training is free for those registered for the entire conference, or $195
for those who wish to attend this session only.
5:00 – 5:30 pm
New Member Orientation Meeting
This gathering is a chance for new members to meet the Board of Directors,
learn about the organization and the conference.
5:30 – 6:00 pm
Attendees have the opportunity to meet with your Regional Director and
other members from your area to network and discuss issues of mutual
6:30 – 8:00 pm
This reception is open to all members and spouses, offering a chance to
make new friends and renew acquaintances in a relaxed atmosphere. No
children please, alcohol will be served – wine and beer is provided –
there will also be a cash bar.!
8:30 – 9:00 am
Colors: Nevada Highway Patrol
Benediction: Chaplain S. Arvin, Reno Fire Department
Remarks: Mayors of Sparks and/or Reno, Nevada
9:00 – 10:15 am
Where is Steve Fossett?
Chuck Allen, Nevada Highway Patrol; Cynthia Ryan, Nevada Civil Air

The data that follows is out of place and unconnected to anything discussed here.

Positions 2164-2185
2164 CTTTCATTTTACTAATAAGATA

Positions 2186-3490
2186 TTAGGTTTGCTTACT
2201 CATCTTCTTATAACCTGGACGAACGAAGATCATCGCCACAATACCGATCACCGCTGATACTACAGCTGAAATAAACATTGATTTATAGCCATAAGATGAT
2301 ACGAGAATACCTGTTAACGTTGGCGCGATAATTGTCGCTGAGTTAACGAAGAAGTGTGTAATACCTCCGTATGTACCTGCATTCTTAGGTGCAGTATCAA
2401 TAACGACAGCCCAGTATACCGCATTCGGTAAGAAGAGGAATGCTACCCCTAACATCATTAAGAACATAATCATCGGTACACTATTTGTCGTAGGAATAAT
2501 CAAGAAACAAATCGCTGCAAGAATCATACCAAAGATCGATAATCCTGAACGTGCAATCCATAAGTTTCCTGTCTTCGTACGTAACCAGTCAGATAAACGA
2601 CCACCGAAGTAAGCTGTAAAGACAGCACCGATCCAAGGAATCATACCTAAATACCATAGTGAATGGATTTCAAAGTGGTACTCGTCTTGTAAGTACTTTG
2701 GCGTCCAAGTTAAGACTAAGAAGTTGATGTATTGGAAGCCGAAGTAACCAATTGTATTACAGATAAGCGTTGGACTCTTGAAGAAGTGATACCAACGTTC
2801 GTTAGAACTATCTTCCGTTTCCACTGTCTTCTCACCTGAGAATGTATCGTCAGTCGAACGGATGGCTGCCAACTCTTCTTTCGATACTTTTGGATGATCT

On September 3, 2007, millionaire
adventurer and world-record setting pilot Steve Fossett disappeared after
taking off in a single-engine plane from the private airstrip on hotel
mogul Barron Hilton’s ranch near Yerington. At one point, more than 40
Civil Air Patrol, military and private airplanes and helicopters were
aloft over an area that covered 20,000 square miles, and scores of
searchers went on foot into deep, brushy canyons to look for Fossett who
has never been found. After a month, the public search was called off.
Nevada Highway Patrol Trooper Chuck Allen, and Civil Air Patrol Major
Cynthia Ryan will talk about the case and the continuous hunger for
information about this incident.
10:15 – 10:30 am
10:30 am – Noon
Social Media: Bloggers, Spammers and Scammers
Mary Grady, Los Angeles Police Department & Rich Palmer, Washington
Township Fire Department
The “new media” revolution/evolution has created even greater
responsibilities for public information officers. In addition to dealing
with mainstream print and broadcast outlets, there is an increasing number
of online media forces that public information officers must take into